Every hectare covered by a Hen Harrier designation must be adequately compensated, ICSA Rural Development Chairman, Billy Gray has said.

According to Gray, the current option available to farmers under GLAS is “woefully inadequate”.

He added that the potential for locally led hen harrier schemes which is currently under examination is a positive move but he expressed concern that it may take too long to get locally led schemes in place.

“The locally led schemes, which are expected to mirror the Burren scheme, are still at a planning stage.

“The difficulty with the locally led scheme model is that the Hen Harrier designations are dispersed over several regions.

“Farmers with Hen Harrier designations in Laois have no prospect of being able to be part of the same scheme as farmers in Limerick or Cork.

Therefore several schemes are required and each scheme will need appropriate professional expertise to assist farmers in drafting plans.

“All of this is going to take time,” the Rural Development Chairman said.

“We believe that any scheme must get away from the pre-conceived dogma of outside experts and be designed based on the perspective of the affected farmers at a local level,” he said.

According to the ICSA, key issues include adequate payment for every hectare and an end to the blanket ban on afforestation.

Gray said that ICSA was working with the Department of Agriculture regarding the locally led schemes.

“We are prepared to give this process a chance but we are not accepting that this is the only solution.

“Nor are we accepting that hen harrier farmers can be left sitting for another few years as their treatment over the past few years has been nothing short of a disgrace. The time for fobbing them off is over,” he said.

Hen Harrier agriculture committee recommendations

A recent report by the Joint Committee on Agriculture, Food and the Marine aims to clarify the purpose and workings of the Hen Harrier Special Protection Area (SPA) designations and to identify the problems relating to their management.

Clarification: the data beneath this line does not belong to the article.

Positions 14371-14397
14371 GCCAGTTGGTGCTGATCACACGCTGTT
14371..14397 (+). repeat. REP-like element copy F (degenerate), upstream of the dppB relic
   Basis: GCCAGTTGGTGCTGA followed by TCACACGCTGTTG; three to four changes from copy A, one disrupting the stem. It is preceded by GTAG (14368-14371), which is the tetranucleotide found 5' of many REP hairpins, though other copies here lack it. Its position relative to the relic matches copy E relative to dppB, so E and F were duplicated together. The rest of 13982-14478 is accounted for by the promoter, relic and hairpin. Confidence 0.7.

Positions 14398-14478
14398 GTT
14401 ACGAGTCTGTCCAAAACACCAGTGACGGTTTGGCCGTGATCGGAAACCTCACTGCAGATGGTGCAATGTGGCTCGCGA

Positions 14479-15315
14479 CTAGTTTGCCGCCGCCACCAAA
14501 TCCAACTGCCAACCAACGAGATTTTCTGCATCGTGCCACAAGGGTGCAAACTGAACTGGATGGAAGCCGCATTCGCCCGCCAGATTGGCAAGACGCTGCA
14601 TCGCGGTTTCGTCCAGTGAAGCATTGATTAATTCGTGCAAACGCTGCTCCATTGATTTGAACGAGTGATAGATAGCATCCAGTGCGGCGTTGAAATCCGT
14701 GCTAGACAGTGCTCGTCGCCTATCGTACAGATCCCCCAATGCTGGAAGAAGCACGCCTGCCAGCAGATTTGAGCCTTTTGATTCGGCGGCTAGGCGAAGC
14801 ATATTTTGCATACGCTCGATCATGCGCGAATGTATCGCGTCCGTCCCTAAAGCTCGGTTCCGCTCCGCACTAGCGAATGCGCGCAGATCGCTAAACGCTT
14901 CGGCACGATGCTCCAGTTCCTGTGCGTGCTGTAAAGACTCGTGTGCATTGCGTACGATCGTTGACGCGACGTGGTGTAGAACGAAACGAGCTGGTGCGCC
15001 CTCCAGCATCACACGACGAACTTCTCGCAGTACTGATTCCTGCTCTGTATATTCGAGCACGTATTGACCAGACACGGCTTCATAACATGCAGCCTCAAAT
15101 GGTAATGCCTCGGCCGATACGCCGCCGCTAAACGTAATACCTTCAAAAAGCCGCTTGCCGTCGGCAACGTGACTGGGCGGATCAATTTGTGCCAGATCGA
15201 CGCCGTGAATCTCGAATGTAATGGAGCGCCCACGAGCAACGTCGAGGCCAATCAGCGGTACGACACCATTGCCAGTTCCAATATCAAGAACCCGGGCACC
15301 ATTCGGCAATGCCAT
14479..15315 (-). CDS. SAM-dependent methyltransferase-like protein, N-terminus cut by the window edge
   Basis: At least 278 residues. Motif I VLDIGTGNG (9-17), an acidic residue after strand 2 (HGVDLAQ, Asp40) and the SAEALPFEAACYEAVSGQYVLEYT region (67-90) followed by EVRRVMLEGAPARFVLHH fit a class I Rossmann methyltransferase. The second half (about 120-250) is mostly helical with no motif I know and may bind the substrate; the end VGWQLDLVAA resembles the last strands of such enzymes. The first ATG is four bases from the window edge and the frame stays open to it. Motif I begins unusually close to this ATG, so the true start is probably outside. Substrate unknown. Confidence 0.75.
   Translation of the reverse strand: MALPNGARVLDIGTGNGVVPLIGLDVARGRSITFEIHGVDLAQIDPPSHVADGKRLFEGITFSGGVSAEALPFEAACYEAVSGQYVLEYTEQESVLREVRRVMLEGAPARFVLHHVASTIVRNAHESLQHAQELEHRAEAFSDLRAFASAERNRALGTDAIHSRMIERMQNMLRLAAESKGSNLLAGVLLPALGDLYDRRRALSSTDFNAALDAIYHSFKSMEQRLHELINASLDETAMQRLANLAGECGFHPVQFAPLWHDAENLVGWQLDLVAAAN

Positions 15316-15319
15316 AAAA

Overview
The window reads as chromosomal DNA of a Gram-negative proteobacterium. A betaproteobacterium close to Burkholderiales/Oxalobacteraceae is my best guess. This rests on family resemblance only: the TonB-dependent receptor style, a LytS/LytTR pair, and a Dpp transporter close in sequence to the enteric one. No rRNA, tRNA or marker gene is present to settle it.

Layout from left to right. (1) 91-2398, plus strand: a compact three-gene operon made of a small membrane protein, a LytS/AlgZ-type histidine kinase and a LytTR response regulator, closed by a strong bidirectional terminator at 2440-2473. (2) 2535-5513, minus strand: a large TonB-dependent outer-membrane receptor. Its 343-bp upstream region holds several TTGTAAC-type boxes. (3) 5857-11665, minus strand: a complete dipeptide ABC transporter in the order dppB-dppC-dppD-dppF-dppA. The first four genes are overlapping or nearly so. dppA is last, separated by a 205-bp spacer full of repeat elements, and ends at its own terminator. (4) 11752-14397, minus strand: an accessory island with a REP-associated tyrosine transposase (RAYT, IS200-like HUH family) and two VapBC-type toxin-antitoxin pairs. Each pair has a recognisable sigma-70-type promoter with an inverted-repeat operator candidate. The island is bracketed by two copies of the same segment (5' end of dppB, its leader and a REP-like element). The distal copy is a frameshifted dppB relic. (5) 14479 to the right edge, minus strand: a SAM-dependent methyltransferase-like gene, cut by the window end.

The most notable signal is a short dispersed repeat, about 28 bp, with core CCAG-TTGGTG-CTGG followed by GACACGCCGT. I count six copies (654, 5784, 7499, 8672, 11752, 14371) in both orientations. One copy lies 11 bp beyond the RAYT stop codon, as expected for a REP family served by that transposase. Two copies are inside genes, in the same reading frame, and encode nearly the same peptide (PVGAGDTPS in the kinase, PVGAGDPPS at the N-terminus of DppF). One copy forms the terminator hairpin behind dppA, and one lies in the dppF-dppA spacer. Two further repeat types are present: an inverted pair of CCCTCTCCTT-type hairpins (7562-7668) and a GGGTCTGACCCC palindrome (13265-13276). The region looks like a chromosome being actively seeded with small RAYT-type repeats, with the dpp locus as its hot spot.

Here are the six possible solutions it recommended:

1. The Committee considers that the obligations imposed on the Hen Harrier special protection area (SPA) farmers effectively make them ‘custodians of the environment’, and therefore recommends that this principle be accepted so that the farmers are paid for carrying out this duty.
2. The Committee recommends that a separate, dedicated payment program be established for the purposes of financing a Hen Harrier SPA scheme.

These payments should be framed as payments to farmers for work carried out on their land to protect the Hen Harrier, as well as compensatory payments for being debarred from conducting traditional agricultural activity.

The work carried out by farmers to maintain the designated areas in favourable condition for the Hen Harrier is for the public good. 

3. The Committee recommends that payments apply only to the curtailment of current or past activities and current or past income foregone. Payments should not apply to potential or future income
4. The Committee does not recommend that payment be made for failure to secure planning permission or a grant for new development. 
5. The Committee believes that the Locally-led Agri-Environment Scheme (LAES) is not the proper vehicle for the Hen Harrier SPA network, which needs one countrywide solution.

Furthermore, the €70m budget allocation for the LAES programme would not be sufficient, when shared with Burren and Fresh Water Pearl Mussels projects over the period of the current RDP round.

6. The compensation scheme proposed for farmers with Hen Harrier SPAs should be a long term scheme and not tied to the EU financing cycles, which normally last seven years.